- The Washington Times - Wednesday, March 21, 2012

A House Republican legislative package aimed at easing securities regulations for small businesses passed a key test vote in the Senate Wednesday, clearing a path for one of the first significant bipartisan bills to pass Congress this year.

The Democrat-controlled Senate voted 76 to 22 to end debate on the so-called Jobs Act and proceed to a final vote Thursday. The measure is expected to pass, though not before Democrats try a final time to make changes.

On Tuesday, the Senate voted down two Democratic amendments: a substitute version of the bill intended to beef up investor protections and a provision to extend the life of the federal Export-Import Bank.

Before Thursday’s final-passage vote, the Senate will take up two more Democratic amendments regarding investor protections and transparency. Approval would send the bill back to the House for further consideration.

“The bill is imperfect, and that perhaps is an understatement,” said Senate Majority Leader Harry Reid, Nevada Democrat. “Those two amendments are not going to make this bill perfect, but it’s going to make the bill a lot better.”

The House package includes six bills, three of which previously passed the chamber with wide bipartisan support but stalled in the Senate. House GOP leaders repackaged the measures, and the bundle easily passed the House earlier this month.

The Jobs Act is designed to reduce bureaucratic red tape by easing some Securities and Exchange Commission regulations, giving small businesses better access to capital.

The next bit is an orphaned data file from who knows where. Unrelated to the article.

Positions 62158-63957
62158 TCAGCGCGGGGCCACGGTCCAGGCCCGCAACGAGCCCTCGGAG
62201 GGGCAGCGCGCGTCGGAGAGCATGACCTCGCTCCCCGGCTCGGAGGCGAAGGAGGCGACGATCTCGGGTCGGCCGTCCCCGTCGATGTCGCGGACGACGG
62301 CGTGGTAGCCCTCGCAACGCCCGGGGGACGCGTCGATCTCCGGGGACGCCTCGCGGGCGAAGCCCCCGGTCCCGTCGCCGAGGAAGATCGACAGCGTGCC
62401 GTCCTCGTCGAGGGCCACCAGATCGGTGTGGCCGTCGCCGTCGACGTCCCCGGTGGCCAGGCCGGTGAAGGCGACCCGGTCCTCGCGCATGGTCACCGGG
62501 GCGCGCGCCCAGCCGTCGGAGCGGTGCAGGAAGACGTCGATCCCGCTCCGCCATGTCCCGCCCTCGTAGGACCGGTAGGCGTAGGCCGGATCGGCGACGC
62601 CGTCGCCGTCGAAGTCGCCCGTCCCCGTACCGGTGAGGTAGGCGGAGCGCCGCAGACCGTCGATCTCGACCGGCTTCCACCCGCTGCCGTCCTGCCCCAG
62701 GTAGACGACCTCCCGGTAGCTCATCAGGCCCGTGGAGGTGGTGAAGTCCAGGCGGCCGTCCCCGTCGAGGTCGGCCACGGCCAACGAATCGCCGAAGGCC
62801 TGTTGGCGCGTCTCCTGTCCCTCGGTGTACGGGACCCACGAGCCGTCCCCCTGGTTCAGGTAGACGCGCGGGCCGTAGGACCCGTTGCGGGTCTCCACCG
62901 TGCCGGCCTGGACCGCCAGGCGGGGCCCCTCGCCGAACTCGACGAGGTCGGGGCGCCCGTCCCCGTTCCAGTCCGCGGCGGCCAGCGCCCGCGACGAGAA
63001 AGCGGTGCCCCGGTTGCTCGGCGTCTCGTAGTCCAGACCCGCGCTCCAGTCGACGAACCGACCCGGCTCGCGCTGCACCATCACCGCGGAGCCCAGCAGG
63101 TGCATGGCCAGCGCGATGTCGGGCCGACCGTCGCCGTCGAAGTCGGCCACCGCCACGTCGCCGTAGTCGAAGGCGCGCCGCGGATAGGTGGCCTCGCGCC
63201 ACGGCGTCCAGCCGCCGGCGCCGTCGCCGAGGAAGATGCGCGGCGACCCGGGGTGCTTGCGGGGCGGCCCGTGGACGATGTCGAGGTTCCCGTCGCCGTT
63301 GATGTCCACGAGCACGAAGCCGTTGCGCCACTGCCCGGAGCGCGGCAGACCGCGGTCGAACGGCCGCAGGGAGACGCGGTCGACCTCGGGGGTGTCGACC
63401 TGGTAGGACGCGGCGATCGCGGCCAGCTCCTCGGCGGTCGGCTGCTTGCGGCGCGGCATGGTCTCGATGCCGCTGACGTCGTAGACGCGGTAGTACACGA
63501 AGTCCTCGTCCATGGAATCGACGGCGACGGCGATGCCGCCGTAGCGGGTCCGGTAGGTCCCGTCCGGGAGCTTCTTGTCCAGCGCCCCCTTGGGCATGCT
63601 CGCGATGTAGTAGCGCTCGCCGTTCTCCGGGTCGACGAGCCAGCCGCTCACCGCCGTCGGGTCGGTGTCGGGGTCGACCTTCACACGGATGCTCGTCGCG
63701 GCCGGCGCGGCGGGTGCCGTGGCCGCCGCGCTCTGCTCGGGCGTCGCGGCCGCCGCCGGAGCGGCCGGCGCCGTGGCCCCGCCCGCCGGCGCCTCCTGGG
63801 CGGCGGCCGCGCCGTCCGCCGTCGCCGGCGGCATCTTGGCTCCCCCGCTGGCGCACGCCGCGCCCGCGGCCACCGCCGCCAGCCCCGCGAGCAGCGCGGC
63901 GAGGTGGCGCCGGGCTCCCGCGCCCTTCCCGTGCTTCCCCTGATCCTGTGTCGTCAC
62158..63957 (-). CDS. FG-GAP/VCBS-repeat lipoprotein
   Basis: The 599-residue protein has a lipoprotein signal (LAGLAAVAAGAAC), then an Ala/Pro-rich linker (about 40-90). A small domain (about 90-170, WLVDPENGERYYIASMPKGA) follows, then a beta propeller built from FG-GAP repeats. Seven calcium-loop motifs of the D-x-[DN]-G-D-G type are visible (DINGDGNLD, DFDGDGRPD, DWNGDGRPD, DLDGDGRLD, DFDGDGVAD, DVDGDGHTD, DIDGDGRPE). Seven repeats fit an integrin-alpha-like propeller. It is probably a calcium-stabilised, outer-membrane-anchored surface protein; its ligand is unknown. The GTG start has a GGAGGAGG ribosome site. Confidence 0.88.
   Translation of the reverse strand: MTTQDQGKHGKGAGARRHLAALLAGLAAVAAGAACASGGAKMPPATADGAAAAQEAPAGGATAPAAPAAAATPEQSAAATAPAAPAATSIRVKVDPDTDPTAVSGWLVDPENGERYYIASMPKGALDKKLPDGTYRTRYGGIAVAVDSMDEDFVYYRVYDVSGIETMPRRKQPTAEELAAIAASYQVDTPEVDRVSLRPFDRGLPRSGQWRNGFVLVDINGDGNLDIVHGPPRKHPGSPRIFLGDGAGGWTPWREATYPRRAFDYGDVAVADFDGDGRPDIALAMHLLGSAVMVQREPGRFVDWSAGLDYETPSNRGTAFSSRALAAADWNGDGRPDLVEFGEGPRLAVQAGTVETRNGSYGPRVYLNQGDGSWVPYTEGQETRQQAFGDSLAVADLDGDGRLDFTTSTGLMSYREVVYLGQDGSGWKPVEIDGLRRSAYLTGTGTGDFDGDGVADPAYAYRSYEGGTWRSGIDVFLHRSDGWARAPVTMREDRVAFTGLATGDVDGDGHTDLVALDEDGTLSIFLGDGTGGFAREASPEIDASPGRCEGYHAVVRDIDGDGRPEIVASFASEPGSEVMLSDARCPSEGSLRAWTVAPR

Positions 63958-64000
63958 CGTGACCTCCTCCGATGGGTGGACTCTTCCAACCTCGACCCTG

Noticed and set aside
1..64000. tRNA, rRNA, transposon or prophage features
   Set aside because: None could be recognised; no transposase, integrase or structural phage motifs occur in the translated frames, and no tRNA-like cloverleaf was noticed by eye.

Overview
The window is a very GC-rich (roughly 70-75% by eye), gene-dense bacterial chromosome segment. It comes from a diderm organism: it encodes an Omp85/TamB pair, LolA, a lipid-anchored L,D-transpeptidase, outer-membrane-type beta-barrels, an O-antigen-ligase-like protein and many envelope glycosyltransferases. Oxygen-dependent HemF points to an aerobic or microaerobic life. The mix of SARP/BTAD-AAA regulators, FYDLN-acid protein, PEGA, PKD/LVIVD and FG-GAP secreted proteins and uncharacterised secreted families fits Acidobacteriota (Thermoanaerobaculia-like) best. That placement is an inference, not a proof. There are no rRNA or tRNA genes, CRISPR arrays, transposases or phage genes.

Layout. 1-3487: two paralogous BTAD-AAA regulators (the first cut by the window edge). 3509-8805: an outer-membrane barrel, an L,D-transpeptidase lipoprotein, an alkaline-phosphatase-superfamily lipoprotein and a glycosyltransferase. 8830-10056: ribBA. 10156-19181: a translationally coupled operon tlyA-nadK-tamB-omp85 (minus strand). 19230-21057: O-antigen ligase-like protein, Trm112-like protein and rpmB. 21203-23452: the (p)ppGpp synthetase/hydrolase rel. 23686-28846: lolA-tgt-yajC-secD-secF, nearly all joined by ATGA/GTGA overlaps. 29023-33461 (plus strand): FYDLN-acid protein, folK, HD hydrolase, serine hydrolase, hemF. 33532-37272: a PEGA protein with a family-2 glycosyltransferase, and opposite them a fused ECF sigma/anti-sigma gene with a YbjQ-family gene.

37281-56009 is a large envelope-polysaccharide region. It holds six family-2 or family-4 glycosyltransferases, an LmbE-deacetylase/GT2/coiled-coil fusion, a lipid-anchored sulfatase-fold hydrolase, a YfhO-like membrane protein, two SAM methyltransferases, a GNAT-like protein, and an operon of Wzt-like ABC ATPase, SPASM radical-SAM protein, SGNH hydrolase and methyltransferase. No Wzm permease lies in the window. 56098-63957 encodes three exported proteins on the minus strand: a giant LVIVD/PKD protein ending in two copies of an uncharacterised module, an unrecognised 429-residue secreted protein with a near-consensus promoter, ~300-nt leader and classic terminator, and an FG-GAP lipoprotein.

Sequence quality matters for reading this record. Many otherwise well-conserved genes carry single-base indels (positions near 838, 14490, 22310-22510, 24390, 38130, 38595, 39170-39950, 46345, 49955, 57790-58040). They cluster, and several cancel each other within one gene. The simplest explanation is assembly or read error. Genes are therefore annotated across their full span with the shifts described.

One of the bills would make it easier for small businesses to go public by increasing the offering threshold for companies exempted from SEC registration to $50 million from $5 million. The measure initially passed the House in November by a vote of 421-1.

“This [package] is exactly the kind of thing Americans have been asking for — greater freedom and flexibility,” said Senate Minority Leader Mitch McConnell, Kentucky Republican. “That’s one of the reasons it’s had such overwhelming bipartisan support.”

No Republican senators voted against the package.

If the Jobs Act passes the Senate, it will be a victory for House Republican leaders, who crafted the measure to rebut President Obama’s claims that their party hasn’t done enough to help small businesses and entrepreneurs.

But several Senate Democrats say the bill doesn’t do enough to protect investors and small businesses from fraud.

“Its flaws are deeply worrisome. It threatens to dampen investment, and therefore dampen job growth,” said Sen. Carl Levin, Michigan Democrat. “Unless we protect investors, they will not invest in our economy.”

The White House supports the House package, though it also backs Senate Democratic efforts to strengthen investor safeguards.



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